Lucille Young

Lucille May Young (March 6, 1882[1] August 2, 1934) was an American actress of the early silent film era.

Lucille Young
Lucille May Young

March 6, 1882
DiedAugust 2, 1934 (aged 52)
Other namesLucille Younge
Lucile Young
Miss Young
Lulu Day
Years active19051930
Spouse(s)Hale Day (m.1918, divorced)

Early life

Lucille May Young was born on March 6, 1883 in Lansing, Michigan, the daughter of Glendower Young (18581927)[2] and Katherine Bessie "Kittie" Young (18611942).[3] She had one brother, Howard Earl Young, who was born a year earlier.[4] Some sources give Lucille's birth name as Lucia Medina, her birth year as 1892, and her birthplace as Lyon, France.[5][6]

Her parents marriage was short-lived, and her mother remarried to James Mortimer Terry, gaining Young a half-sister, Ethel Terry, who also became an actress (not to be confused with Ethel Grey Terry).[7][8]


In 1905, Lucille and Ethel began performing in vaudeville in Detroit. One production noted in the Detroit Free Press was the "Isles of Spice". She's mentioned as a player in the vaudeville giant, Vaughan Glaser Company in 1907.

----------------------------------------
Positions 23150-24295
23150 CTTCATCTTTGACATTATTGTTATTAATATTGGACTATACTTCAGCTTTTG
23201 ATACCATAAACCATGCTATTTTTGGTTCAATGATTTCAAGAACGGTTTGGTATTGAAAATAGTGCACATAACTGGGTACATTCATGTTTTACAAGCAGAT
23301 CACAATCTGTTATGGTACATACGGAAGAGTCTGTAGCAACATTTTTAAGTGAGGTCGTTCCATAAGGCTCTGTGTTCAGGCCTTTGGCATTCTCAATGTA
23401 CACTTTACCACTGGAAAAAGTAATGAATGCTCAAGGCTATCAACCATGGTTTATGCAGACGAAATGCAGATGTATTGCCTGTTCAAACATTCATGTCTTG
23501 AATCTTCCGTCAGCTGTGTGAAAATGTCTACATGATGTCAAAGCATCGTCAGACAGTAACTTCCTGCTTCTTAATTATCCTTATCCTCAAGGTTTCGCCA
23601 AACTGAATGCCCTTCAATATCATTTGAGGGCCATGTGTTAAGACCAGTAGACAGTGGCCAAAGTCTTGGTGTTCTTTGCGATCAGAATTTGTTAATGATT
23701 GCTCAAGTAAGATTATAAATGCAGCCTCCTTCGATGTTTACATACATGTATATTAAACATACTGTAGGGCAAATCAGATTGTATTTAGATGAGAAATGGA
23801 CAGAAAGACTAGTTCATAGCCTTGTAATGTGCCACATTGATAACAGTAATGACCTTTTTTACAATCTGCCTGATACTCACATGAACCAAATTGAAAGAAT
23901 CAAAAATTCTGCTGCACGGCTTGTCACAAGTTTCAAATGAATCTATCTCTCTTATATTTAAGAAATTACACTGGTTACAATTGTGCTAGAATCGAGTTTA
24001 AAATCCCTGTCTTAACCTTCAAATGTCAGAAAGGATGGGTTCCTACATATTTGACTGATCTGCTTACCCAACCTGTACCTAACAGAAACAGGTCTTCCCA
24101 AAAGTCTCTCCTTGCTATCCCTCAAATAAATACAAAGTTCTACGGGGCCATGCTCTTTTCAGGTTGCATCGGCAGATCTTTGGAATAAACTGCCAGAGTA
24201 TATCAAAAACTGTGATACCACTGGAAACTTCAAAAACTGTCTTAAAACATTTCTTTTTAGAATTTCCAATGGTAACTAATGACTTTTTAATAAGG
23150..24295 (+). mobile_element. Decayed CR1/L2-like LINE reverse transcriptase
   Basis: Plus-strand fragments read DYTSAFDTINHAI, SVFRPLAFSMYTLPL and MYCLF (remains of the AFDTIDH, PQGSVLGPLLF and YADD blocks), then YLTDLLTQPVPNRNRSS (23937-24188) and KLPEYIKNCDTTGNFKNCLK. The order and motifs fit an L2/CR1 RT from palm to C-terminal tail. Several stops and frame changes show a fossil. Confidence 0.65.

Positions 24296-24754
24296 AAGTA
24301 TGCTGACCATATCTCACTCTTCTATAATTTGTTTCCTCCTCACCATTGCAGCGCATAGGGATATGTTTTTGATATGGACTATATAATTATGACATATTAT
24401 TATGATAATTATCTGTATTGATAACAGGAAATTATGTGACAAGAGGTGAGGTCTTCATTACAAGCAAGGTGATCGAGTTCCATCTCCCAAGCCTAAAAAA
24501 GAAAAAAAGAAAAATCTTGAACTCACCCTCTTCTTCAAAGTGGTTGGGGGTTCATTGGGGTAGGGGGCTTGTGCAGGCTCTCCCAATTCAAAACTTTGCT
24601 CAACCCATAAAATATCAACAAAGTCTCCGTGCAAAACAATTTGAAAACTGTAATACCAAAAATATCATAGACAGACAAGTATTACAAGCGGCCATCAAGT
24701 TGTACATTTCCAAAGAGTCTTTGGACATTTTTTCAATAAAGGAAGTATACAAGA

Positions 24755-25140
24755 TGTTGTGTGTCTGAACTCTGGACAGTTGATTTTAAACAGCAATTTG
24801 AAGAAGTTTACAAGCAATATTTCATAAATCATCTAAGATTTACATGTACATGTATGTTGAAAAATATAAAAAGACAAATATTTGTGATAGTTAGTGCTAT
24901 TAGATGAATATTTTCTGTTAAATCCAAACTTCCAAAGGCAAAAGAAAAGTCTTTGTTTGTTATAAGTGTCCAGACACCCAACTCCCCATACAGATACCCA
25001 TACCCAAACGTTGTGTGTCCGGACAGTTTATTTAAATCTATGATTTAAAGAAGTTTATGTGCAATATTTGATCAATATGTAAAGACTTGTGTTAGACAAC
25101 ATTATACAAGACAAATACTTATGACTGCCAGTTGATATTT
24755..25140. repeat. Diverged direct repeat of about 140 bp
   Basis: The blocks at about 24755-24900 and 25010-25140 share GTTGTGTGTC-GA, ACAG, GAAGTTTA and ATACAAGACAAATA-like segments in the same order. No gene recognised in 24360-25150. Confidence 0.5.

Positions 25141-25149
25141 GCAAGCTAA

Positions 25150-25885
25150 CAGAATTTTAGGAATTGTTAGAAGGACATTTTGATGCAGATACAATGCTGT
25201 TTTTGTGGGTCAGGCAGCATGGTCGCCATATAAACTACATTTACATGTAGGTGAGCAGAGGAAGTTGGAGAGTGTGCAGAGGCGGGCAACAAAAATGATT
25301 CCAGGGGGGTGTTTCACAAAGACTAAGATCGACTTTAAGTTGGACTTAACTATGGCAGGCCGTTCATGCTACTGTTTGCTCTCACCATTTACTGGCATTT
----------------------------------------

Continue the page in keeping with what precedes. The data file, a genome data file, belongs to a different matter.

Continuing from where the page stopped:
Around 1909 she made her way to New York, her early film work there being with The Thanhouser Company.[9] Her first film roles were in 1910, appearing opposite George Larkin in An Indian's Gratitude, and in The Vicar of Wakefield alongside Martin Faust and Anna Rosemond. From 1910 to the end of 1914 Young appeared in thirty six films, most of which were short films. She appeared in another eighteen films in 1915, which would be her biggest year.

From 1916 to 1930 Young appeared in twenty four films, including The Daredevil alongside Tom Mix and Eva Novak, and opposite Marceau Moore in The Invisible Enemy. All but two of her film appearances during that period would be by 1920, with a five-year gap between 1920 and 1925 before she would have another film role, then a gap of five years until her final role in 1930. She died following an unsuccessful surgery on August 2, 1934, in Los Angeles.[10]

Personal life

In 1918, Young married an attorney, Lieutenant Hale Day, in San Diego. The marriage produced no children and ended in divorce.[11]

Selected filmography


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